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Brussels, 19 August 2013
Development Cooperation between the EU and Bolivia
Bolivia has moved from a low-income economy to a lower-middle-income economy in six years and has made progress towards achieving the Millennium Development Goals. Indicators reveal improvement of living conditions in the poorest segments of the population. According to recent World Bank data, life expectancy increased from 65 years (2007) to 67 years (2011), the rate of school enrolment from 86% (2007) to 100% in 2010 and improved water sources for rural population from 67% in 2007 to 71% in 2010.
At the same time, according to the Ministry for Economy and Finance, the incidence of moderate poverty in the country dropped from 64.8% (1996) to 51.3% (2009) and extreme poverty from 41.2% (1996) to 20.9% (2011). With internal funding increasing steadily in recent years, external aid is becoming proportionally less important. Currently, only 0.5% of GDP is development aid.
However, long-standing inequalities still exist and Bolivia remains the poorest country in South America. Despite recent progress, income distribution in Bolivia is still extremely unequal. The recent National Census reveals that 44% of households lack access to drinking water; it also shows that almost 36% of the population does not have electricity; and less than 10% of Bolivians have a connection to internet.
The EU’s work in Bolivia
The EU has worked with Bolivia for over 30 years. Bolivia is the biggest recipient of EU aid in Latin America, receiving €241 million from 2007-2013.
The EU provides 50% of all foreign assistance to Bolivia.
EU aid supports three priority areas:
1) Generating economic opportunities and decent work (€70m)
2) The fight against drugs (€69m)
3) Sustainable management of national resources (€102 m)
Bolivia also receives €12.77m under the Development Cooperation Instrument (DCI) food budget and €31.75 million under the thematic budget lines (for 48 projects in a wide variety of areas, such as gender, civil society and human rights).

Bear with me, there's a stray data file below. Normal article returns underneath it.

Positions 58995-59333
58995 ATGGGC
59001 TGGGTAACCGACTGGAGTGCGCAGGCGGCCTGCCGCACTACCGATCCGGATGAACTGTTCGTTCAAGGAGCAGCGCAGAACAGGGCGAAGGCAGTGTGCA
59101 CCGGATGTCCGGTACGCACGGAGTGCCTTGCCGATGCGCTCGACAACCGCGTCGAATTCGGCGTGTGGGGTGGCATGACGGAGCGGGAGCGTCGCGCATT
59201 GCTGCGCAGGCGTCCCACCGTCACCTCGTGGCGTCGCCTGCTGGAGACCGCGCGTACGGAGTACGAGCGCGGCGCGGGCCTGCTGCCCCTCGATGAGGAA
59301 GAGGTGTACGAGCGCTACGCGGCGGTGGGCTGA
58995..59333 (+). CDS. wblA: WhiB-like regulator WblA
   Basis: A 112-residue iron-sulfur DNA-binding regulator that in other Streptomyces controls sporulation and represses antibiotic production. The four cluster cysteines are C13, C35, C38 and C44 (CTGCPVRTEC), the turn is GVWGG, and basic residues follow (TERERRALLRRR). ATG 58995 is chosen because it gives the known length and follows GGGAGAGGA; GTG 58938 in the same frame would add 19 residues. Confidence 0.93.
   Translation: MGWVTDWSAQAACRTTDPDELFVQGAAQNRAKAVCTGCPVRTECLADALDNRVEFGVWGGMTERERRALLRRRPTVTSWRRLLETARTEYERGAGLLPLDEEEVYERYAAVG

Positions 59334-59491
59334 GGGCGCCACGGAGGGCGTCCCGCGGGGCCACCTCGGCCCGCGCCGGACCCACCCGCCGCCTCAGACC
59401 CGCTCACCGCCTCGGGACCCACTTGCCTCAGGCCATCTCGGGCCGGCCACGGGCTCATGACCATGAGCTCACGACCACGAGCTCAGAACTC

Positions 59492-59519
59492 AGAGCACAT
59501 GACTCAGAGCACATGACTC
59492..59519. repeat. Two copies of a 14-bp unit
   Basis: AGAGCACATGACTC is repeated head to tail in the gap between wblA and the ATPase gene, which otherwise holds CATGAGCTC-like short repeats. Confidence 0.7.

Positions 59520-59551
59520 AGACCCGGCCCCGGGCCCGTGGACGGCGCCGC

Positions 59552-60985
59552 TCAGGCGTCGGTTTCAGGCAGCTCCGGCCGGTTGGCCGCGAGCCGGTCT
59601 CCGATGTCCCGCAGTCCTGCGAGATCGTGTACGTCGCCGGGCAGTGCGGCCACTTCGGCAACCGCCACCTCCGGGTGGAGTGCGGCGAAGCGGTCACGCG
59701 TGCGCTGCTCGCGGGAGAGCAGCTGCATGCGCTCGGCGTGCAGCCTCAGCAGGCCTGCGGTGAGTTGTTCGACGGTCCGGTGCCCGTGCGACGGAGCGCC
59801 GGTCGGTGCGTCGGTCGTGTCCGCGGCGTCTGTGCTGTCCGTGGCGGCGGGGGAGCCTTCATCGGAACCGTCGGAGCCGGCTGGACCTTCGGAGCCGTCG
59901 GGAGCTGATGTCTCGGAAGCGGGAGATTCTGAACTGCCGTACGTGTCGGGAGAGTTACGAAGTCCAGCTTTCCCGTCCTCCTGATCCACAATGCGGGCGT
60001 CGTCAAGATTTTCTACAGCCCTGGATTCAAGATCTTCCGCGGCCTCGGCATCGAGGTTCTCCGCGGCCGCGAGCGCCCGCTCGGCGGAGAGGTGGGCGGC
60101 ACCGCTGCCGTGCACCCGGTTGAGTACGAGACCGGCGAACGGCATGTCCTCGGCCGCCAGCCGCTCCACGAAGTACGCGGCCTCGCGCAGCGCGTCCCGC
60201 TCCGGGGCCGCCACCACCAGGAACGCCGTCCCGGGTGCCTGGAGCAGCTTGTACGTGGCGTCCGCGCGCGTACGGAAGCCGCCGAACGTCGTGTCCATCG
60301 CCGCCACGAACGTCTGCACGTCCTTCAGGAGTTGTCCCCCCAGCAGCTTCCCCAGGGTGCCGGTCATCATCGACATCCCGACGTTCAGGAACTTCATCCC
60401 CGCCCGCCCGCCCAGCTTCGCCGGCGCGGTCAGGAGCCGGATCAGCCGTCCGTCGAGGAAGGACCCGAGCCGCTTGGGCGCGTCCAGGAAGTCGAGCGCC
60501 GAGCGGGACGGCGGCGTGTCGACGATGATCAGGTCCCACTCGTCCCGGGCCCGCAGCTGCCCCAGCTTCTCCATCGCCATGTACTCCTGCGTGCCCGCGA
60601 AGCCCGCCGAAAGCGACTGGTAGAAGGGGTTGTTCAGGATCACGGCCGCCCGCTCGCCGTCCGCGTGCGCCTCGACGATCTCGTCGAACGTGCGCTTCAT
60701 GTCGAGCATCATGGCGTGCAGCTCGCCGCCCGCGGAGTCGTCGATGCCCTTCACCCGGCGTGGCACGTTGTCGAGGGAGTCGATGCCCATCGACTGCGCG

Three projects have also been implemented under the Instrument for Stability (€9 million) to support the fight against drugs in Bolivia, the promotion of political dialogue and the prevention of socio-political conflict in the country.
A project to construct the road between Uyuni and Tupiza has also been given an €8m grant through the Latin American Investment Facility (LAIF).
Results from the ground – how the EU is making a difference in Bolivia
In the Fight Against Drugs:
In water and natural resources:
Spotlight on projects
Water and Sanitation programme in peri-urban areas (€28.5 million)
This project was set up to improve the living conditions of the population in peri-urban areas (suburban areas next to a city with a population of more than 10,000 inhabitants) of La Paz, El Alto, Cochabamba and Santa Cruz and other major localities.
It helped to promote the sustainable management of water resources, promoting systems adapted to the impact of climate change. It also helped to increase access to the sustainable water supply and sanitation for the population, establishing systems based on the management of available water resources and applying new technologies (such as lower water consumption toilets, leakage reduction systems, etc) to promote the more efficient use of water.
Results achieved so far include:
Project to support the improvement of working conditions and employment generation in the mining areas of Bolivia (€10 million)
This project was set up in 14 municipalities which are currently reliant on mining (Sorata, Guanay, Oruro, Villa Poopó, Villa Huanuni, Llallagua Chayanta Colquechaca Ocurí, Tacobamba, Potosi, Porco, Cotagaita and Atocha). It was designed to improve the economic, social and environmental impact of the mining areas of Bolivia and to promote socially and environmentally responsible employment in these areas.
Sector Budget Support to the National Integral Development with Coca (€26m)
This programme was financed through the National Fund for Alternative Development (FONADAL) in order to diversity agricultural production in coca regions (e.g. banana, cacao, coffee, citrus fruits and palm hearts) and to improve the living conditions of the rural population by providing social infrastructure (water, sanitation, schools, hospitals, etc.) and capacity building of both local governments and social organisations, providing training, expertise and equipment, for example).
It has had the following impact: